On the EEG dataset, the behavior of the classi-
fiers is quite different (figure 2). The linear ANN
increases sharply initially, peaks at 50 and 150 fea-
tures respectively, and then declines in performance
rapidly. Where there is a reasonably steep increase
until 500 features, and henceforth a sharp decline in
performance for the linear SVM fMRI classification,
the corresponding EEG data performance sees a steep
increase until 250 features and then an alternating per-
formance, that, eventually, beings to increase again.
The maximum appears to be reached at 1500 features.
The non-linear SVM, on the other hand, peaks at 500
features, after which it declines continuously. Simi-
larly, the non-linear ANN increases continuously, al-
beit not as sharply as the SVM, until 500 features,
after which no further testing was feasible.
3.2 Classification Performance
The algorithms were evaluated using vefold cross
validation and the classifier parameters established
above (see tables 1 and 2). In all trials there are equal
numbers of patterns from each class so the level of
chance is 50%.
As is shown in figure 3, the SVM with a linear
kernel and 550 features proved most successful of
BIOSIGNALS 2009 - International Conference on Bio-inspired Systems and Signal Processing
Figure 3: Subject mean classification results on the EEG
and fMRI data.
all the methods on the fMRI data with a mean clas-
sification rate over all ve subjects of 77.2% (range
69.2-83.3%). Second best, the linear ANN with 260
features achieved a mean classification rate of 74.4%
(range 65.2-81%). The non-linear classifiers per-
formed worse: the SVM, in combination with 780
features scored 74.2% (range 65.8-81.6%) correct,
and the non-linear ANN achieved a subject mean clas-
sification rate of 70.5% (range 57.4-78.9%).
For the EEG data, on the other hand, the non-
linear classifiers performed better than the linear ones.
The SVM, with 500 features, achieved a classification
performance of 83.2% (range 71.7-94.7%), whereas
the ANN with two hidden neurons and 440 features
resulted in a 71.8% (range 66.1-78.7%) correct per-
formance. The linear SVM, in combination with 1400
features, classified 78.9% (range 67.6-91.6%) of the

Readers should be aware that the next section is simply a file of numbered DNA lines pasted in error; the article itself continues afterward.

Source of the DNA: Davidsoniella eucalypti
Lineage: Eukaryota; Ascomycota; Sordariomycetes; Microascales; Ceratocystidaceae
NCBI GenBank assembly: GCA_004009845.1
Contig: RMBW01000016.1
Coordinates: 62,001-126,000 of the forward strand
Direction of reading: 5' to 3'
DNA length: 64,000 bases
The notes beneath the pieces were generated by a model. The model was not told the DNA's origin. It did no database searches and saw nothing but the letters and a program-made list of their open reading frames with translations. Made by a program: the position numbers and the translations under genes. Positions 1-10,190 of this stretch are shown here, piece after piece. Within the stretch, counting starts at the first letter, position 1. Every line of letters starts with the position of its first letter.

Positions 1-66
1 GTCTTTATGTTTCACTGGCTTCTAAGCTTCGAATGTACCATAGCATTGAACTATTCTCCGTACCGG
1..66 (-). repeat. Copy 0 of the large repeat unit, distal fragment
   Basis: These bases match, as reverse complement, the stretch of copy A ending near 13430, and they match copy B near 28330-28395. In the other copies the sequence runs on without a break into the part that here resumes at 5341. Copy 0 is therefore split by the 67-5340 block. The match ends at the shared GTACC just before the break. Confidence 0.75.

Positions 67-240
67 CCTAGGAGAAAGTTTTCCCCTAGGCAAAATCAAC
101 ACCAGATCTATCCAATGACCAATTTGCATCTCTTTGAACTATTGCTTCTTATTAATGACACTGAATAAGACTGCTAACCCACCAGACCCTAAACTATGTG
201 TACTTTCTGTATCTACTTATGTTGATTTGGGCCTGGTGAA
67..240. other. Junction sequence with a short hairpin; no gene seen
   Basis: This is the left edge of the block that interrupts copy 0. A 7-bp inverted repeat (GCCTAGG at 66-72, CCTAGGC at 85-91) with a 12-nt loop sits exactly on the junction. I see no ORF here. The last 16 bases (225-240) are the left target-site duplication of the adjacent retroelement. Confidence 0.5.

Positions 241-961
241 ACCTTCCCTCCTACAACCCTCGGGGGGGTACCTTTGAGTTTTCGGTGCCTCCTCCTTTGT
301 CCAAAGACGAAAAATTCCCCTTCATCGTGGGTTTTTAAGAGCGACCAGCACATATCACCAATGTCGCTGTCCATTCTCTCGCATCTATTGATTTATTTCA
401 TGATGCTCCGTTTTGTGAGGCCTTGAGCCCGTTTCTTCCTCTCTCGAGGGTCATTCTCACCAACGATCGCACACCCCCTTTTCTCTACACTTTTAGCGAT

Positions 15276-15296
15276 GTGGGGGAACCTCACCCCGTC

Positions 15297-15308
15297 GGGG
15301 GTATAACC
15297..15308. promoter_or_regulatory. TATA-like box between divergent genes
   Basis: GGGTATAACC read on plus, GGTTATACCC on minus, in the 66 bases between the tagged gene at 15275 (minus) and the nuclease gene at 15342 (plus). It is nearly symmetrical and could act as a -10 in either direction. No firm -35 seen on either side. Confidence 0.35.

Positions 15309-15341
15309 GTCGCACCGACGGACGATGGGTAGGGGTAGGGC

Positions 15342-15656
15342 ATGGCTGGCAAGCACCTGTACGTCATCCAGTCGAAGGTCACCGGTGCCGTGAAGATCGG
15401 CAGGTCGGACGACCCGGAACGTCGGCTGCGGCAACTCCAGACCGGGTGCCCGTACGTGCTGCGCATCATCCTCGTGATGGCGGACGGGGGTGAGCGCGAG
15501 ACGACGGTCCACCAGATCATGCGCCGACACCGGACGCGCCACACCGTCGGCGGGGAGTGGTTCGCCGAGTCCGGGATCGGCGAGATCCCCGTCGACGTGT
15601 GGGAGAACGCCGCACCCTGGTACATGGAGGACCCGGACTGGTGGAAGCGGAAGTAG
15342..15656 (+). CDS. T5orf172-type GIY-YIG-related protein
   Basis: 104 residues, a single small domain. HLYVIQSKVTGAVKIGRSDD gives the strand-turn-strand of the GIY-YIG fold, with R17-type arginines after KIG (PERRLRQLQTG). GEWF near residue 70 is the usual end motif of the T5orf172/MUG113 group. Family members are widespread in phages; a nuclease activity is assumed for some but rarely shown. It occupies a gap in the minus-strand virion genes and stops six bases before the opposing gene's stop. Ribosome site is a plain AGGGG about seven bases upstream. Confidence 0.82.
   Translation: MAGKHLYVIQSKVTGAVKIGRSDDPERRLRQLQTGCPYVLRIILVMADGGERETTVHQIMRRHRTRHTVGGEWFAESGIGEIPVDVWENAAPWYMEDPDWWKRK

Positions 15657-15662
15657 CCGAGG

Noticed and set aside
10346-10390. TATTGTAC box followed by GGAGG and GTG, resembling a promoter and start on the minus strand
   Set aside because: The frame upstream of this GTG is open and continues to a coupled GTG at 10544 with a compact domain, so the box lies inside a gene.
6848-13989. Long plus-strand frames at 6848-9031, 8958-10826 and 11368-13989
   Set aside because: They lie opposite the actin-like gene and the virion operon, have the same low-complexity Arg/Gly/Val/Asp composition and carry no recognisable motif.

epochs correctly, and the single layer ANN, with 60
features, scored 66.2% (range 62-73.3%).
In this study we have showed that is is feasible to
apply identical pattern recognition algorithms to the
analysis of both fMRI and EEG signals. Moreover,
we have compared state-of-the-art classifiers, investi-
gated whether non-linear or linear classifiers are suit-
able for either modality, as well as determined the
effect of the number of features on the classification
performance on all classifier approaches.
The EEG and fMRI data do, naturally, require dif-
ferent preprocessing methods. Subsequently, how-
ever, the proposed analysis method is identical for
both modalities and, importantly, the signals are
treated in conceptually similar manners. Furthermore,
the resulting classifier outputs can be used for instant
and direct comparison between the EEG and fMRI
signals, which opens up for exciting exploration pos-
sibilities. Also, the resulting EEG classifier output
can be used as a regressor in various types fMRI anal-
ysis, such as standard general linear model activation
localization or for pattern recognition purposes.
It was found that, regardless of classifier, the non-
linear schemes performed best on fMRI data, while
non-linear classifiers achieves higher scores on EEG
data. The fact that non-linear classifiers are not supe-
rior to linear ones in classifying fMRI data was also
observed by Cox and colleges (Cox and Savoy, 2003)
using a cubic polynomial SVM. It is likely that the lin-
ear separability of the data is a result of the inherent
smoothing of the fMRI data, as opposed to the under-
lying neural signal. The BOLD response is smoothed